Nurse Anesthetists, Nurse Midwives, and Nurse Practitioners: Salary, career path, job outlook, education and more

Education Required
Nurse anesthetists, nurse midwives, and nurse practitioners must earn a master’s degree from an accredited program. These programs include both classroom education and clinical experience. Courses in anatomy, physiology, and pharmacology are common as well as coursework specific to the chosen APRN role.
Job Outlook
The projected percent change in employment from 2016 to 2026: 31% (Much faster than average)
(The average growth rate for all occupations is 7 percent.)
Advancement
Some APRNs may take on managerial or administrative roles, while others go into academia. APRNs who earn a doctoral degree may conduct independent research or work in an interprofessional research team.
Licenses/Certifications
Most states recognize all of the APRN roles. In states that recognize some or all of the roles, APRNs must have a registered nursing license, complete an accredited graduate-level program, and pass a national certification exam. Each state’s board of nursing can provide details.
Median pay: How much do Nurse Anesthetists, Nurse Midwives, and Nurse Practitioners make?
$107,460 Annual Salary
$51.67 per hour

Nurse anesthetists, nurse midwives, and nurse practitioners, also referred to as advanced practice registered nurses (APRNs), coordinate patient care and may provide primary and specialty healthcare. The scope of practice varies from state to state.

What do Nurse Anesthetists, Nurse Midwives, and Nurse Practitioners do?

Advanced practice registered nurses typically do the following:

  • Take and record patients' medical histories and symptoms
  • Perform physical exams and observe patients
  • Create patient care plans or contribute to existing plans
  • Perform and order diagnostic tests
  • Operate and monitor medical equipment
  • Diagnose various health problems
  • Analyze test results or changes in a patient’s condition, and alter treatment plans, as needed
  • Give patients medicines and treatments
  • Evaluate a patient’s response to medicines and treatments
  • Consult with doctors and other healthcare professionals, as needed
  • Counsel and teach patients and their families how to stay healthy or manage their illnesses or injuries
  • Conduct research

APRNs work independently or in collaboration with physicians. In most states, they can prescribe medications, order medical tests, and diagnose health problems. APRNs may provide primary and preventive care and may specialize in care for certain groups of people, such as children, pregnant women, or patients with mental health disorders.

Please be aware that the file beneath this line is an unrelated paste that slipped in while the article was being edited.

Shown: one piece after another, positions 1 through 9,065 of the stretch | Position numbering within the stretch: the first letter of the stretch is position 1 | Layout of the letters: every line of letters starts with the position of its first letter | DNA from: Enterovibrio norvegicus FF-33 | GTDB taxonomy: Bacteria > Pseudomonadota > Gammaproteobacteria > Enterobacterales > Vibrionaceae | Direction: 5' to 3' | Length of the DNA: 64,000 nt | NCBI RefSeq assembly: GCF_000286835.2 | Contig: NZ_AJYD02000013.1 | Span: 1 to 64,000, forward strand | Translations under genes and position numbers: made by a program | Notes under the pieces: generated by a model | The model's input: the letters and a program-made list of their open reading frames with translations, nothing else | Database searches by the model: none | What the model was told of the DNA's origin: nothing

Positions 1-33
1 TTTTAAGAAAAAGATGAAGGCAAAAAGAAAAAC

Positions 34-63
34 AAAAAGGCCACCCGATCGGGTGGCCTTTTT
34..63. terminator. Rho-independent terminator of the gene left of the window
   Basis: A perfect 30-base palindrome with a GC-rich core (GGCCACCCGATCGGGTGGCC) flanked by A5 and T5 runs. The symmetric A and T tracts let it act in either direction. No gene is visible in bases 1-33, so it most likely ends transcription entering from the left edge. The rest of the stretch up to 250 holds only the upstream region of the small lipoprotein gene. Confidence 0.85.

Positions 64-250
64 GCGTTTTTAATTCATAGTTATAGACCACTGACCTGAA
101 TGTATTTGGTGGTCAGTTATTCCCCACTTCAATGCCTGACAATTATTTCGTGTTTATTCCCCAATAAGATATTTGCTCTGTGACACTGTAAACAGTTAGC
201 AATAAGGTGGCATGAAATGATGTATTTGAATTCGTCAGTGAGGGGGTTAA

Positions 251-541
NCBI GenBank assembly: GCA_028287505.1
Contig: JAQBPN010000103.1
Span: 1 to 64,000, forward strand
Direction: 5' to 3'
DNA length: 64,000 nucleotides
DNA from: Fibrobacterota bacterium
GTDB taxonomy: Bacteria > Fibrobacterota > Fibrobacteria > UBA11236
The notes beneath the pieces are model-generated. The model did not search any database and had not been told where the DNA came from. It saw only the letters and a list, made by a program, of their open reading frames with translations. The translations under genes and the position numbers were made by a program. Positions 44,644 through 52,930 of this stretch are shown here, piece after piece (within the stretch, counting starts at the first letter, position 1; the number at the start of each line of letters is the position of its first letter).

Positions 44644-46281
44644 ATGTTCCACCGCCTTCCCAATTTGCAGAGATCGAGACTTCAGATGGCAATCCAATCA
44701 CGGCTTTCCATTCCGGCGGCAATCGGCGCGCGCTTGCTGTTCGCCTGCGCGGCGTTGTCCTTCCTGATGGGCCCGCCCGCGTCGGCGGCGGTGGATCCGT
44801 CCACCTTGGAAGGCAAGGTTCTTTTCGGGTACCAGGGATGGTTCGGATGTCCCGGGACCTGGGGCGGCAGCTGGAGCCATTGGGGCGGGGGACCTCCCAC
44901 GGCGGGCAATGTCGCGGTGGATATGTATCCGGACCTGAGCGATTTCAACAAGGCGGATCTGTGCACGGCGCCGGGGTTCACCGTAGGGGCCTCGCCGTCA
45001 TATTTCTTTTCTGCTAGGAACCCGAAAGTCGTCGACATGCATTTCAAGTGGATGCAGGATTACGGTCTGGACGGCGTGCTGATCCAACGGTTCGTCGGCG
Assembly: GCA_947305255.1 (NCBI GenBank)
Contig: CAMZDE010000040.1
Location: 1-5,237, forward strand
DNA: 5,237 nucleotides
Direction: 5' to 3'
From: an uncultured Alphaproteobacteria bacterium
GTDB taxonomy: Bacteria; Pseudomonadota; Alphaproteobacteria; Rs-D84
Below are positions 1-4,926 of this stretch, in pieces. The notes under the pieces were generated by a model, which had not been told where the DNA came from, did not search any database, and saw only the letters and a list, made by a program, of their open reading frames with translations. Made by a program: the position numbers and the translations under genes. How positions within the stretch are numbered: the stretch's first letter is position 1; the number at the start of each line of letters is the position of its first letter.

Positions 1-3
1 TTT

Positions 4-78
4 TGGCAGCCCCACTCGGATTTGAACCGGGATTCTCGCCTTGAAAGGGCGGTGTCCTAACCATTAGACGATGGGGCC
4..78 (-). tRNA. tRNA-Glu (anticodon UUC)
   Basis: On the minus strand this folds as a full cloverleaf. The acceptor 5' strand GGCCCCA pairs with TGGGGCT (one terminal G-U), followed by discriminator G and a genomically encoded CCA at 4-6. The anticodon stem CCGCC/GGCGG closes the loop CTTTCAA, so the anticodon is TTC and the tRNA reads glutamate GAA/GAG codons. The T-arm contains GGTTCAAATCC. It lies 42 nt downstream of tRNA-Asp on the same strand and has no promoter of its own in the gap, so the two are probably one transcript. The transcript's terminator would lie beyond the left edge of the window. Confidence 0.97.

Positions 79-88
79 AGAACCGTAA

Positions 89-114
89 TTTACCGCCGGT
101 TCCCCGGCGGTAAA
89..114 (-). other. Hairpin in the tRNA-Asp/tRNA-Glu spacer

Some APRN duties are the same as those for registered nurses, including gathering information about a patient’s condition and taking action to treat or manage the patient’s health. However, APRNs are trained to perform many additional functions, including ordering and evaluating test results, referring patients to specialists, and diagnosing and treating ailments. APRNs focus on patient-centered care, which means understanding a patient’s concerns and lifestyle before choosing a course of action.

APRNs also may conduct research or teach staff about new policies or procedures. Others may provide consultation services based on a specific field of knowledge, such as oncology, which is the study of cancer.

The following are types of APRNs:

Careers for Nurse Anesthetists, Nurse Midwives, and Nurse Practitioners

  • Acute care nurse practitioners
  • Adult nurse practitioners
  • Advanced practice registered nurses
  • CNMs
  • CRNAs
  • Cardiology nurse practitioners
  • Certified nurse midwives
  • Certified nurse practitioners
  • Certified pediatric nurse practitioners
  • Certified registered nurse anesthetists
  • Certified registered nurse practitioners
  • Clinical nurse specialists (cnss
  • DNAPs
  • Dermatology nurse practitioners
  • Doctors of nurse anesthesia practice
  • Electrophysiology nurse practitioners
  • Emergency medicine nurse practitioners
  • Family health nurse practitioners
  • Family practice nurse practitioners
  • Gastroenterology nurse practitioners
  • Gerontological nurse practitioners
  • Internal medicine nurse practitioners
  • NPs
  • Neurosurgical nurse practitioners
  • Nurse anesthetists
  • Nurse anesthetists (CRNAs)
  • Nurse midwives
  • Nurse midwives (CNMs)
  • Nurse practitioners
  • Nurse practitioners (NPs)
  • Obstetrics-gynecology nurse practitioners
  • Orthopedic nurse practitioners
  • Palliative care nurse practitioners
  • Pediatric nurse practitioners
  • Surgical nurse practitioners

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